Google Earth has always been about exploration. Always. Everyone, from pre-teen primary school kids, to bored office workers, has at some point used it to look up some faraway place, just to see what it looks like.

So, it makes sense that Mountain View would introduce a social element, allowing individuals to enhance the blurry satellite imagery with their own text, photographs, and videos.

The company plans to open up this functionality within the next few years. In the meantime, it’s undertaking several small-scale tests of the technology, teaming up with primatologist Jane Goodall, and telling the stories of the Yanomami people, Cinta Larga and the Boa Vista Quilombola.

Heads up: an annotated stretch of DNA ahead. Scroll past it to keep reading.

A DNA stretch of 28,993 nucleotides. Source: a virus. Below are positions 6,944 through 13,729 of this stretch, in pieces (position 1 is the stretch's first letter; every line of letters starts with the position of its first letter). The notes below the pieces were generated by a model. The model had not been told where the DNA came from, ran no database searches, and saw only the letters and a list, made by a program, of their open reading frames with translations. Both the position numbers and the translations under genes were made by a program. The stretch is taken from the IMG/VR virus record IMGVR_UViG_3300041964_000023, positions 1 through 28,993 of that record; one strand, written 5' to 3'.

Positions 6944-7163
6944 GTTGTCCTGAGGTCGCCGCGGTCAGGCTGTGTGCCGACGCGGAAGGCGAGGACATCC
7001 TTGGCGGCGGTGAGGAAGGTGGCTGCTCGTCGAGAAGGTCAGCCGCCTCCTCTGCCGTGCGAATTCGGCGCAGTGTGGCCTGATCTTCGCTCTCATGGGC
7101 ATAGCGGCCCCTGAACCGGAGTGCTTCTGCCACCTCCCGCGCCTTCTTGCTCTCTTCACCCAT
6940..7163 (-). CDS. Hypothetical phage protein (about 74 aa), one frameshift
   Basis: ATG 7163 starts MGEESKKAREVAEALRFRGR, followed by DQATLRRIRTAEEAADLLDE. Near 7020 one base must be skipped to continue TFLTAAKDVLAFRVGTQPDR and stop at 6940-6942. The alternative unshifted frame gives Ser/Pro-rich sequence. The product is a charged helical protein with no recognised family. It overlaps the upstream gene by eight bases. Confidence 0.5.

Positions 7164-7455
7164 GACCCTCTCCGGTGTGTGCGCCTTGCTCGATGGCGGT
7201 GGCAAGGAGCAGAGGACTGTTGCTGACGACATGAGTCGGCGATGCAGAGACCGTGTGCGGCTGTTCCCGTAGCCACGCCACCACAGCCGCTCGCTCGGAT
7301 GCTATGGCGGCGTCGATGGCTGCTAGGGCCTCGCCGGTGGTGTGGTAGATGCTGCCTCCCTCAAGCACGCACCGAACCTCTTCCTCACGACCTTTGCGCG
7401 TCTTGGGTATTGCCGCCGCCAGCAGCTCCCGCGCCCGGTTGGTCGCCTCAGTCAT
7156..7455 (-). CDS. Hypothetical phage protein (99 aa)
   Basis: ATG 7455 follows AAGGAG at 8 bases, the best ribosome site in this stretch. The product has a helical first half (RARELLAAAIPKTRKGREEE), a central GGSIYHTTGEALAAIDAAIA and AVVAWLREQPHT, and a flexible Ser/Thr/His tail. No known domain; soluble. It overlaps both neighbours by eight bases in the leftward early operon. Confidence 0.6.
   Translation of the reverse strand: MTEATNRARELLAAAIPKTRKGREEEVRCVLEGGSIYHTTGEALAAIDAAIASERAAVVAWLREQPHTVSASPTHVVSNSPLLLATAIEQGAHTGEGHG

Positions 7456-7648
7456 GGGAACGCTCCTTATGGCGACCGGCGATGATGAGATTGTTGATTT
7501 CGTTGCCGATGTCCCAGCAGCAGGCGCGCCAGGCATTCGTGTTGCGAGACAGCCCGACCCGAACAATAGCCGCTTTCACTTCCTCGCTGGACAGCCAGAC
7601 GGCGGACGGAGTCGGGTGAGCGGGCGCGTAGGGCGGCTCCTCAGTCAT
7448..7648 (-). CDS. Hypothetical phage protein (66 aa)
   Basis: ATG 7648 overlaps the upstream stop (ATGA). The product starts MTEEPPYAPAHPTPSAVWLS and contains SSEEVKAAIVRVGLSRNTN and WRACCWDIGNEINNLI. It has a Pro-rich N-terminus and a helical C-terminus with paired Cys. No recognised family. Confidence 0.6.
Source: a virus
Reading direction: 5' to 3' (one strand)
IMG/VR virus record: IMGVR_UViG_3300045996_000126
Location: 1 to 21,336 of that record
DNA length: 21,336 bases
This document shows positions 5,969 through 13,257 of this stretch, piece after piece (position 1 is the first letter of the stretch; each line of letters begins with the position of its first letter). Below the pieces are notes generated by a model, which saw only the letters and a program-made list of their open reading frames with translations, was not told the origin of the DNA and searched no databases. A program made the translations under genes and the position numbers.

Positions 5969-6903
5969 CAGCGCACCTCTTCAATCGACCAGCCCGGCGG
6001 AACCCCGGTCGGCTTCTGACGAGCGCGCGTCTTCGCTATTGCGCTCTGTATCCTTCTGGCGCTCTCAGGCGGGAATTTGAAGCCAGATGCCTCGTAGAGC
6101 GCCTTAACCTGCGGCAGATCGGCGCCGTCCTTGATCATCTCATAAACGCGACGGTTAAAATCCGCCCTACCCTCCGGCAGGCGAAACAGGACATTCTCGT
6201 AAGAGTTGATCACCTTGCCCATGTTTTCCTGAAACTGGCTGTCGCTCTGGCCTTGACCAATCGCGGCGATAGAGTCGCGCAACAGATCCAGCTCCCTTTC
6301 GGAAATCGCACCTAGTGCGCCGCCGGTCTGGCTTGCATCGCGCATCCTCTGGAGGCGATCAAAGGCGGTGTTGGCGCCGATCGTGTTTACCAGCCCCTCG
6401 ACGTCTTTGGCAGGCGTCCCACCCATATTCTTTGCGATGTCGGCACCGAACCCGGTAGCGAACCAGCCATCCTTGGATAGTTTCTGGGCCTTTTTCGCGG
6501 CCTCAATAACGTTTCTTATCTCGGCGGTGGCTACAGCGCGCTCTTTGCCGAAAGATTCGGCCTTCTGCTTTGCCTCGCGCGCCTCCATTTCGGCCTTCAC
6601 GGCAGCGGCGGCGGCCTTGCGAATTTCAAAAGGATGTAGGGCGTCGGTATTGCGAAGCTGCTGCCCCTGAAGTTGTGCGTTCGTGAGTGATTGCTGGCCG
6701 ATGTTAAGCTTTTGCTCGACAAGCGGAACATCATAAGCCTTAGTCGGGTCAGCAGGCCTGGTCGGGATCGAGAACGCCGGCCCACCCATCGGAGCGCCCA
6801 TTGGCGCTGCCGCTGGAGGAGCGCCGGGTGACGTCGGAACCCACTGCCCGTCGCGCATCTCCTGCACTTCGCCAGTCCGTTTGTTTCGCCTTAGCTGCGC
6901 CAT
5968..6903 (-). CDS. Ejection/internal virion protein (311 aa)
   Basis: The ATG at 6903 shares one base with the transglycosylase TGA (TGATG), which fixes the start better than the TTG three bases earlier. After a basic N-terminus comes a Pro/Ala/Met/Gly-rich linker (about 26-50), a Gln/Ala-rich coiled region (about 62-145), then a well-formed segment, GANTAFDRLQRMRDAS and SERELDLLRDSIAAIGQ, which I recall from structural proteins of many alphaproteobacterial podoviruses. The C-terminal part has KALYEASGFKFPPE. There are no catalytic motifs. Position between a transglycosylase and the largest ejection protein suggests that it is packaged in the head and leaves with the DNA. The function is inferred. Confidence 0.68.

Stories can be shared either privately, or publicly.

This is an awesome advancement for social media.  The content that we post will become more real, because it will be associated to a place, helping validate it’s important.  Just think about it.  If some huge future event takes place, and you could pull up Google Earth to see the content coming out of that exact location, wouldn’t you choose that outlet?  I think so.  Fake news would suffer!

Ultimately though, this isn’t surprising. This is just indicative of a wider trend, where things that were once static and 100-percent desktop-based, are opened up. I wouldn’t be surprised if, at some point in the future, Google takes a step further and releases a mixed-reality version of Earth, although that’s undoubtedly a long way off.